Magnum Hunter Resources Corp. on Tuesday announced a definitive agreement to sell subsidiary Williston Hunter Canada Inc. and its last remaining oil and gas properties in Canada for $67.5 million as part of a strategy to dump more capital into its core assets in the Appalachian Basin.

The sale, to an undisclosed private Canadian company, is expected to close next month. The properties being sold include 49,470 net acres in the province of Saskatchewan with 84 gross wells producing 630 boe/d in the Tableland Field.

Magnum said it would use the proceeds to pay down outstanding debt under its senior revolving credit facility, which will free up more capital for existing and future assets in the Utica and Marcellus shales in Ohio and West Virginia, where the company’s drilling program is gaining momentum.

In recent weeks, financial analysts have said they expect that Magnum will likely continue to sell assets in other basins across the country (see Shale Daily, April 15), including the Williston Basin, where the company has a significant footprint as well.

“We believe [Magnum] will make the complete transition to a pure-play over the next 12 months with the exit from the Bakken in North Dakota — stay tuned,” wrote Topeka Capital Markets analyst Gabriele Sorbara in a note to clients on Tuesday.

Sorbara added that he expects Magnum to announce the sale of its NGAS assets — which the company acquired in 2010 from NGAS Resources Inc. (see Daily GPI, Dec. 28, 2010) — in Kentucky’s Huron Shale in the coming months for roughly $65 million.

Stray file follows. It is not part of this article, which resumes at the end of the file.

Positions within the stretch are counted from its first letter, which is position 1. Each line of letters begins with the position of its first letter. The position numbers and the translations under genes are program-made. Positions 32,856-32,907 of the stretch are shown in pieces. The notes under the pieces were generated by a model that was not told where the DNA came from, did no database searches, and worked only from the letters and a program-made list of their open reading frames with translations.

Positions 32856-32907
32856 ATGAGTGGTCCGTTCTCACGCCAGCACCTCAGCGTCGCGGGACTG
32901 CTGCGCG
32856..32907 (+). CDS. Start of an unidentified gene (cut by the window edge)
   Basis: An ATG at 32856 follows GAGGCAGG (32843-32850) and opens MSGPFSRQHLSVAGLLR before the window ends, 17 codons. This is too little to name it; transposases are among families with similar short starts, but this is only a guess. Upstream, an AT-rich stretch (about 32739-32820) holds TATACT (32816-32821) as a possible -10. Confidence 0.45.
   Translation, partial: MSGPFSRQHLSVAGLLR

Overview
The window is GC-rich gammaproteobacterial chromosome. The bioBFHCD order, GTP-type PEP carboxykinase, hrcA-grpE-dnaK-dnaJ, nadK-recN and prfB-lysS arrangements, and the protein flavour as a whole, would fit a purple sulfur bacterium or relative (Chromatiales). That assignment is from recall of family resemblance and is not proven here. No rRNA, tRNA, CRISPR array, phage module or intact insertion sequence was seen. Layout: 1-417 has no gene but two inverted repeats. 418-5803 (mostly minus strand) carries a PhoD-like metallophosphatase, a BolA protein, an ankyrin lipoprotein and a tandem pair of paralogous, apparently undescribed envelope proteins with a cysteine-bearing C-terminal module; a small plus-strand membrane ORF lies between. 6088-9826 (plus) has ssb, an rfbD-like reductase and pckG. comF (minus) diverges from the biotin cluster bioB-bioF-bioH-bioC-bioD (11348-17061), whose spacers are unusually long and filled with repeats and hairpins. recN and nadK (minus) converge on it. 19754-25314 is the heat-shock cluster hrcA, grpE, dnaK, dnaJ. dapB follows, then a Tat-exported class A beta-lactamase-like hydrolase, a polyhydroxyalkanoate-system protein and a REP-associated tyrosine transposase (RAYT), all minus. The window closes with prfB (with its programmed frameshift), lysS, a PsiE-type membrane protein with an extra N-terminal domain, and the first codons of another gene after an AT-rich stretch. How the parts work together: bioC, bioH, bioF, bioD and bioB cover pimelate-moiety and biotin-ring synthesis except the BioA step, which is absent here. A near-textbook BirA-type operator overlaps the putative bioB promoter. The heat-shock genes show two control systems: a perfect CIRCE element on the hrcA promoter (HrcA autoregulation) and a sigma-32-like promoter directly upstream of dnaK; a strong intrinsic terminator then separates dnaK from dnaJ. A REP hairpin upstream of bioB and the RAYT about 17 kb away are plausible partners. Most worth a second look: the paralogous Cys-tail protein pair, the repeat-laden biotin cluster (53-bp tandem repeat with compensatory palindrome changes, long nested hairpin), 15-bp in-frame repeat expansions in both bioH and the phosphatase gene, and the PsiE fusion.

Magnum’s stock, which has been trading upwards of $8/share on the New York Stock Exchange since March, is likely to break out of that depressed range “over the next several months, with the improving assets in the Marcellus/Utica, expected production ramp into year-end and with further enhancements to its balance sheet [and] capital structure,” Sorbara said.

Financial analysts have been more bullish on Magnum as of late.

Last month, the company said eight gross wells in Ohio and West Virginia would soon come online to net it an additional 800 boe/d (see Shale Daily, March 14). Magnum also plans to spend more than half of its capital budget this year in the Appalachian Basin and said in December that it would sell $200-400 million in noncore assets throughout 2014 (see Shale Daily, Dec. 12, 2013). In 2013, the company closed on $700 million in sales, including one to Penn Virginia Corp. for 19,000 net acres in the Eagle Ford Shale (see Shale Daily, April 4, 2013).

The company’s final Canadian asset sale comes on the heels of another announced earlier this month in an 8-K filed with the U.S. Securities and Exchange Commission. In the filing, Magnum said Williston Hunter Canada had sold 961 net acres and three producing wells in the Kiskatinaw formation of Alberta to BDJ Energy Inc for $8.7 million.